A student asked me, “Are you sure?”
I said, “Of course not, where is the fun in that?”
As we undergo this shift from information providers to supporters of learning, teachers have to first make the decision to be okay with not being sure.
“Where is this going?” “I hope it is going towards this final product, but I’m not sure.” This underlines the need to move our teaching (whatever that means) and our assessment towards process and away from product.
This is partly what scares me about standardized testing and those who use the “data” that it provides.
Firstly, it is a product. At the end of the day, it is the end of learning, because no feedback that comes from a standardized test will perpetuate more learning. When a student finds out on a sheet of paper mailed to them, they passed. The learning opportunity has passed them by. So, we have to acknowledge, it has nothing to do with learning.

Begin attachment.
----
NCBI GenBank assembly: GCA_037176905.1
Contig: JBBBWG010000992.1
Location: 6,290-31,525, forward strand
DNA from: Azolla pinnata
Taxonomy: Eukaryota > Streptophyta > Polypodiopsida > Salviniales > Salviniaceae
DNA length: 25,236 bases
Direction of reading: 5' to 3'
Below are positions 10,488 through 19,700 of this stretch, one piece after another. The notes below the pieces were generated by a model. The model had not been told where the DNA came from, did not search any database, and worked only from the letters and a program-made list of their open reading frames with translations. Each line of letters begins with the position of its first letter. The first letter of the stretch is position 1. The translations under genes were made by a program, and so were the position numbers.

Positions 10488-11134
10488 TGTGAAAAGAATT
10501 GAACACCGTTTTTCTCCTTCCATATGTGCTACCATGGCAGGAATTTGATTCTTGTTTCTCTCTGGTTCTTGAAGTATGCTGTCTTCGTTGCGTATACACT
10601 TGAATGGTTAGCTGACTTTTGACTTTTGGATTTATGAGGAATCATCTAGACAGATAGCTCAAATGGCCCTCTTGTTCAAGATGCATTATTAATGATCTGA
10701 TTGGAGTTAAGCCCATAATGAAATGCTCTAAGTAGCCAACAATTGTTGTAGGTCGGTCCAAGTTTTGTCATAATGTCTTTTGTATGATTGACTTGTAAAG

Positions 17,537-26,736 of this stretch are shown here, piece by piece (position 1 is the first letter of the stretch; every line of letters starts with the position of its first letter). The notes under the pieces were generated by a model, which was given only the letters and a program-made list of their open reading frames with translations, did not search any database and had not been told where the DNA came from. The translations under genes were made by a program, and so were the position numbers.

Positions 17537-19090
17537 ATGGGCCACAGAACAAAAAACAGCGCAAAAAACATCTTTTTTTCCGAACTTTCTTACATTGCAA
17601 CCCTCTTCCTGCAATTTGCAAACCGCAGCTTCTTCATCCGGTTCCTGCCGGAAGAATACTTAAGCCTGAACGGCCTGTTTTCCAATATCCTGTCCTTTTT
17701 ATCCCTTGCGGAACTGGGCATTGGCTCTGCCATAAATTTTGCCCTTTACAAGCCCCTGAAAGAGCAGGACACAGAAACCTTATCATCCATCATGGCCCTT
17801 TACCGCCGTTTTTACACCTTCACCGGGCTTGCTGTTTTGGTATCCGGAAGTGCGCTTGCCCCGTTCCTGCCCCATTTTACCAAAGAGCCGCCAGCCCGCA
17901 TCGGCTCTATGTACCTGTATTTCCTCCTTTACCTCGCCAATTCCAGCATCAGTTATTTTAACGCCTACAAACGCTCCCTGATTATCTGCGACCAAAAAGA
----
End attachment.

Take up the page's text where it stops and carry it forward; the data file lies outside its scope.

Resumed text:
Secondly, it is a synthetic product. It doesn’t come out of authentic practice. It is, by its nature, phony.
Thirdly, the only process that will ensure “success” is to modify learning to underline the needs of the product. Teach to the test. Too many schools are making strides on the OSSLT because of focused work with students on how to “jump through hoops”.
Finally, and most critically, the data imbues a sense of absolute. We, the public, the politicians, the administrators and teachers have allowed us to believe that there is a way to be sure. We’ve allowed the business interests of testing to convince us enough (I realize many people recognize the uselessness of them, though we are still giving into them) that they have “the” answer.
A key component to critical thinking that I emphasize over and over with my students is the ability for a critical thinker to accept ambiguity. Accept the fact that there may not be an answer.
So, am I sure of anything?
But, that doesn’t stop me from trying to move forward.
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